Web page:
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India’s richest 20% account for 45% of income

Pramit Bhattacharya | Mint | December 01, 2016
India’s richest quintile accounts for 45% of aggregate household disposable income while the poorest quintile earns barely 7% of the aggregate income pie, according to the latest data from a nationally representative survey conducted this year.
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7th Pay Commission report: Who will be the loser?

Rajesh Shukla and Adite Banerjie |The Financial Express | July 08, 2016
The decision of the government to implement the recommendations of the Seventh Pay Commission and announce a hike of 23.5% in salaries and pensions of government employees has brought much cheer. The reactions have been swift, with the Sensex gaining 475 points and industry welcoming the move.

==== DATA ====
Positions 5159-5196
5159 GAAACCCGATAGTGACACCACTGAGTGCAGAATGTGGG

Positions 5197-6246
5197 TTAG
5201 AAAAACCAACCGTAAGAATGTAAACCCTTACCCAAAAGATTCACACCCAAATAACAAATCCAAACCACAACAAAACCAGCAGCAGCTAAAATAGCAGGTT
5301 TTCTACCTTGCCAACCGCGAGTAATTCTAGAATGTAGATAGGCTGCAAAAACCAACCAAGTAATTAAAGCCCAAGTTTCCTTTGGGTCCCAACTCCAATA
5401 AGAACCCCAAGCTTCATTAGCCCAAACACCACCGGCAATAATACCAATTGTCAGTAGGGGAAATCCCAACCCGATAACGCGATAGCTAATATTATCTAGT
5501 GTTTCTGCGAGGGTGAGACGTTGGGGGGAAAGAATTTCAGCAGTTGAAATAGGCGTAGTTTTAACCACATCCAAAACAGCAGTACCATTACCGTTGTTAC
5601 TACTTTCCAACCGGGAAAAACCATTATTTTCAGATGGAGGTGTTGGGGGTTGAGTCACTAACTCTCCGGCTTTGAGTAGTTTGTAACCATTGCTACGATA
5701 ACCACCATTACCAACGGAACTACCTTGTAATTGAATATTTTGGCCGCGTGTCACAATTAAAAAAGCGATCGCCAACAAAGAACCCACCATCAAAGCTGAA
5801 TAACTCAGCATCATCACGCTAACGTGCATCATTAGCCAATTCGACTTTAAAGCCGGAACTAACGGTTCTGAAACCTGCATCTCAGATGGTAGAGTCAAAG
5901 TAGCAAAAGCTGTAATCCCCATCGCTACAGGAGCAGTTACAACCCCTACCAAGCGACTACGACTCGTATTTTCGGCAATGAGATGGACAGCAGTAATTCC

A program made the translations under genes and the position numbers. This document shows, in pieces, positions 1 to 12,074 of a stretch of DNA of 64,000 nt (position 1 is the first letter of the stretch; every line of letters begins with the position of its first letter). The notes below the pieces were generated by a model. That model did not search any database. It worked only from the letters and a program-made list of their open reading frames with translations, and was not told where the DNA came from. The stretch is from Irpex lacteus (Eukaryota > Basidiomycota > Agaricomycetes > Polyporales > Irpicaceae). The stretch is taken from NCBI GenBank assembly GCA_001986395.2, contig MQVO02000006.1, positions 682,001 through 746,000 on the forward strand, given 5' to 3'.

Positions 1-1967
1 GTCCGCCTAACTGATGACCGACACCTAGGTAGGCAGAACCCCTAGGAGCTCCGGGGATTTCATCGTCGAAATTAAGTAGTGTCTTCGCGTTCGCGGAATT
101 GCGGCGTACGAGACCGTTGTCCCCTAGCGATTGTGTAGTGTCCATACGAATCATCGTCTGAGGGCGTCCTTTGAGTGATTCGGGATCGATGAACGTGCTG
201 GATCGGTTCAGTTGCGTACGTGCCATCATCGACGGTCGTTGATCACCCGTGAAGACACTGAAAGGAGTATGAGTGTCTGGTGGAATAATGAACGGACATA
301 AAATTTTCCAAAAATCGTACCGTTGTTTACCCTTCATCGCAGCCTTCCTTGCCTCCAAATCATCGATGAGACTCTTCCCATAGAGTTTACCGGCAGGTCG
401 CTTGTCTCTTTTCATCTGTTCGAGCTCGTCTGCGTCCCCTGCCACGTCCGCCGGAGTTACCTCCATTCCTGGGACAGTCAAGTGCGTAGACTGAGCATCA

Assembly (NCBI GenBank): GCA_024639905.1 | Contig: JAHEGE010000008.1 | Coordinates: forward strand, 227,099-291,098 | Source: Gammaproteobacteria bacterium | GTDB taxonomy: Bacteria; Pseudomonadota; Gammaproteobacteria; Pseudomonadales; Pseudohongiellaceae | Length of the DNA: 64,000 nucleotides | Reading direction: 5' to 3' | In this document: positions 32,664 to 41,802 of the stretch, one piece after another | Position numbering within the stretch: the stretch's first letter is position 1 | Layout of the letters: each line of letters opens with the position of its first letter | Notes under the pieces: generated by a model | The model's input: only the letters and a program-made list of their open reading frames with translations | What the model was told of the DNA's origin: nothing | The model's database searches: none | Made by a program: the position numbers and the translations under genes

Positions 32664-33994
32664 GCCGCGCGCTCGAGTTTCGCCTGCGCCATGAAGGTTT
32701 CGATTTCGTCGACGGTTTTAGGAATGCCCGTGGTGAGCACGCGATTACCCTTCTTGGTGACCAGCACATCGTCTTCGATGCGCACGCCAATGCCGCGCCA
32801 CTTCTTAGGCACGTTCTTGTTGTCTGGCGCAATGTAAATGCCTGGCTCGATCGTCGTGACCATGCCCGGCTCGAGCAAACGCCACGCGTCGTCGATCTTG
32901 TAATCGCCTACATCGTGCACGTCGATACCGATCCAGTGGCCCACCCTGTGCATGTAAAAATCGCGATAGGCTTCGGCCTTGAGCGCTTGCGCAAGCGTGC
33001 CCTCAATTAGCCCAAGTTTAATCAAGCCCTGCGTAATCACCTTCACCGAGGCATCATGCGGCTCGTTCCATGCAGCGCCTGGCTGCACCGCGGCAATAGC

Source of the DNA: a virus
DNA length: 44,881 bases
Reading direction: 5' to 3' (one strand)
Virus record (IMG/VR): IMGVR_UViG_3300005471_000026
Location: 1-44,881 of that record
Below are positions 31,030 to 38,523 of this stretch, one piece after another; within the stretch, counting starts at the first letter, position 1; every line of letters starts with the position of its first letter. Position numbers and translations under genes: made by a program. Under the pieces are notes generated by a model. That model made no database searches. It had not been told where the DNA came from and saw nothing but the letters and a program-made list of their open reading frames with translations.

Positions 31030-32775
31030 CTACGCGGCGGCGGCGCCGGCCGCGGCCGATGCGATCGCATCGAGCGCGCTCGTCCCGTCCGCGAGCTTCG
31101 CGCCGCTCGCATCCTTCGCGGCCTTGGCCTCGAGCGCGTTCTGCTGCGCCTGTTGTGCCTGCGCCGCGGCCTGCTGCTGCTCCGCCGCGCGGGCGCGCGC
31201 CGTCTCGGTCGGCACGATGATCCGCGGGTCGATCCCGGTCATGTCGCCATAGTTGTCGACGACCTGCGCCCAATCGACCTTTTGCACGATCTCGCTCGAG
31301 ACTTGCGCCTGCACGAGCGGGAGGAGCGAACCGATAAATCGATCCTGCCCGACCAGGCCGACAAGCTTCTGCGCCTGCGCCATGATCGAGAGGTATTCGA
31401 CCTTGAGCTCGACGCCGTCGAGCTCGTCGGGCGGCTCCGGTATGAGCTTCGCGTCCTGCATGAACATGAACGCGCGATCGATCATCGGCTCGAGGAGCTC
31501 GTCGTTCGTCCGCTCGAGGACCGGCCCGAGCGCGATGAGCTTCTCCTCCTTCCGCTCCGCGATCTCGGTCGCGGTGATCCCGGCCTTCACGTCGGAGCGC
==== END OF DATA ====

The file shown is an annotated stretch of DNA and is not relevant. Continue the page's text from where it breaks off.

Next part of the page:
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Here’s what stops agriculture sector from being revived

Rajesh Shukla | The Financial Express | June 24, 2016
Sustainable farming is farming “as if people matter.” Existing agricultural systems reflect the traditional economic mentality that the only way to benefit people as consumers is to give them “more inexpensive stuff,” and the only way to benefit people as workers is to give them an opportunity to earn more money. The traditional economic thinking treats people as if they were consuming and producing machines, not living beings with hearts and souls.
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Looking at both sides of coin

Rajesh Shukla and Megha Shree | The Financial Express | June 10, 2016
The bottom of the pyramid (the poor) are indeed the leading focus of concern for affirmative action. The prime agenda is formulation of their sustained well-being. There are different ways to look at it, but there has always been a debate as to which one is better to analyse the inequality for measuring the monetary aspect of well-being.